On Friday, February 15, astronomers will get an unusually good look at a near-Earth asteroid called 2012 DA14. It will be the first time a known object of this size will come this close to Earth—a mere 8 percent the distance between us and our moon.
The asteroid, which measures 150 feet across, was first spotted by astronomers when it zoomed by Earth this time last year. This asteroid’s fly-bys occur about once a year since its orbit around the sun is very similar to our own.
Apophis is a big name in the world of asteroids, and on Wednesday the famed space object will be making an appearance for astronomers across the globe.
A flurry of apocalyptic hoopla was generated
in 2004 when astronomers found an asteroid that looked like it may be headed for Earth. Apophis measures almost 1000 feet across, and if it were to hit Earth, the fateful collision would occur on Friday the 13th, in April of 2029. So astronomers set out to take more pictures of the asteroid’s orbit and better estimate the chances of a collision. As a clearer picture of its orbit emerged, the odds went from 1 in 300, to 1 in 45, to zero. But that doesn’t mean the threat is gone.
So far our galactic adventures have included landing men on the moon, taking pretty pictures of Saturn, and roaming the surface of Mars. So what’s next on NASA’s to-do list? Perhaps snagging an asteroid to keep in our own backyard.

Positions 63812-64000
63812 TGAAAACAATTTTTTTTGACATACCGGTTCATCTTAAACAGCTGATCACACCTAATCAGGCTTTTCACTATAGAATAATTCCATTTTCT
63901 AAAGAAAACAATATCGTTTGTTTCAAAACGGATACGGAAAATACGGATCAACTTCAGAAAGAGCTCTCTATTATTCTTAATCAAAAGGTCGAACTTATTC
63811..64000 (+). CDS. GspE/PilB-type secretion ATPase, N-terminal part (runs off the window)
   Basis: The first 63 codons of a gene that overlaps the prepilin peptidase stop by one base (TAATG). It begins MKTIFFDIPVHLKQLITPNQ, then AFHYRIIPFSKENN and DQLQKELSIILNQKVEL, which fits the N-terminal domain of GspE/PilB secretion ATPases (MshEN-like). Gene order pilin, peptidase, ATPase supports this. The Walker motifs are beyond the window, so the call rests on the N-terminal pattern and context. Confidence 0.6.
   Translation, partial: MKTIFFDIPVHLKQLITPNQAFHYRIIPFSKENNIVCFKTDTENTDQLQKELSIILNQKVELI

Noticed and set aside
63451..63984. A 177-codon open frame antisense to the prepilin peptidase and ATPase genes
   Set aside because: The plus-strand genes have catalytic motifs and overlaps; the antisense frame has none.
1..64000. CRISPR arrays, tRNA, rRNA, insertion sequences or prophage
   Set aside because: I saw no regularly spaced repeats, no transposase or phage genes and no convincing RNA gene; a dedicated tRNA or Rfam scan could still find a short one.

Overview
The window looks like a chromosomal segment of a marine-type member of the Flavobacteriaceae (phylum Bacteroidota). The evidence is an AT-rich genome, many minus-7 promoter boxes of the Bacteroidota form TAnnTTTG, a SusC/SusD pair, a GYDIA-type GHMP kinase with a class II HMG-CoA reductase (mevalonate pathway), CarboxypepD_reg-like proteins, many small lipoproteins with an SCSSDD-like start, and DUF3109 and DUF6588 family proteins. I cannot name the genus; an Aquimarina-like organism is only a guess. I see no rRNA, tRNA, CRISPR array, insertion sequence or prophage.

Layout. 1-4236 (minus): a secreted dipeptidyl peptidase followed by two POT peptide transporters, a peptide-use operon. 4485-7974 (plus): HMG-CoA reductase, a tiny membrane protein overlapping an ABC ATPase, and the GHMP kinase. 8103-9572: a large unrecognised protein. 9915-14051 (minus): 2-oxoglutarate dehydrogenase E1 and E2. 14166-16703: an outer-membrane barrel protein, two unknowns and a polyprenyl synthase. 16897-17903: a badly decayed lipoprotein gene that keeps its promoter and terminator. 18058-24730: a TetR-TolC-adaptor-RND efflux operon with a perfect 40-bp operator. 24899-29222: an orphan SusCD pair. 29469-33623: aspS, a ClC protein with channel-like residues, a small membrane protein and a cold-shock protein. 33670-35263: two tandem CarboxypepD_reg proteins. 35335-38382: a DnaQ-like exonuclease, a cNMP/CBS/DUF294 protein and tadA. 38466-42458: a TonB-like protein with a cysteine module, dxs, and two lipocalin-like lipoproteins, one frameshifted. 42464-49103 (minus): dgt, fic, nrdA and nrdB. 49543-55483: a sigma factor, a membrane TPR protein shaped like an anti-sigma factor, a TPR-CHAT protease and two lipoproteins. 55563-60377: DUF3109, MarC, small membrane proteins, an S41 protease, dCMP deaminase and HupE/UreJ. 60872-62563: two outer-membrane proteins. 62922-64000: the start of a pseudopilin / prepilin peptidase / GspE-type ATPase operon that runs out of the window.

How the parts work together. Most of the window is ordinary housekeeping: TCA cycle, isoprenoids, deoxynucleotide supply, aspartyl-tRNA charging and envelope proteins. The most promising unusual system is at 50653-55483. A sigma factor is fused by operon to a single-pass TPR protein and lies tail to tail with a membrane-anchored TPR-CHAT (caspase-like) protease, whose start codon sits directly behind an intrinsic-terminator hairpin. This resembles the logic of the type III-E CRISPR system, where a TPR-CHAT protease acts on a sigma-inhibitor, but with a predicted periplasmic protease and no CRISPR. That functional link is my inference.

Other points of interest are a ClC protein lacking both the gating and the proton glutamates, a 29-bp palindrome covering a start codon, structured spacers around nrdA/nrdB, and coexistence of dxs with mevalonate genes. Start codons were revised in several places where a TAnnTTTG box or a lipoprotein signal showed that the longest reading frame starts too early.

Researchers from the Keck Institute for Space Studies proposed a plan [pdf] in April to bring an asteroid into the moon’s orbit so astronauts can study it up close. How big an asteroid are we talking? Researchers said the sweet spot would be right around 500 tons and 20 feet in diameter—big enough to locate but small enough to transport. After finding such an asteroid, researchers want to send a robotic spacecraft to bag and drag the asteroid into the moon’s orbit. The asteroid would in effect become the moon’s own mini moon. The round-trip journey could take up to a decade, which would give NASA enough time to set up a manned mission to the asteroid to study it up close and personal. So far NASA has not turned the proposal down.
Seven years after launch, Japan’s Hayabusa researchers can finally celebrate their success: The little asteroid probe has, really and truly, succeeded at its mission. Researchers announced that the probe’s payload capsule, retrieved in June, contains dust from the asteroid Itokawa that the probe visited in 2005.
Not only did it travel four billion miles with only one rest stop (becoming the first spacecraft to land on and lift away from an asteroid!), it also collected a sample of the asteroid dust and shuttled it back to earth three years after its scheduled landing date. It accomplished all this despite an instrument malfunction during the crucial sample collection maneuver, and serious engine trouble throughout the mission.
After analyzing more than 1,500 particles using scanning electron microscopes, researchers have announced that almost all of the specks of rock and dust (pictured here in the capsule) are of extraterrestrial origin. That’s a relief to scientists who feared that the dust might be earthly contaminants.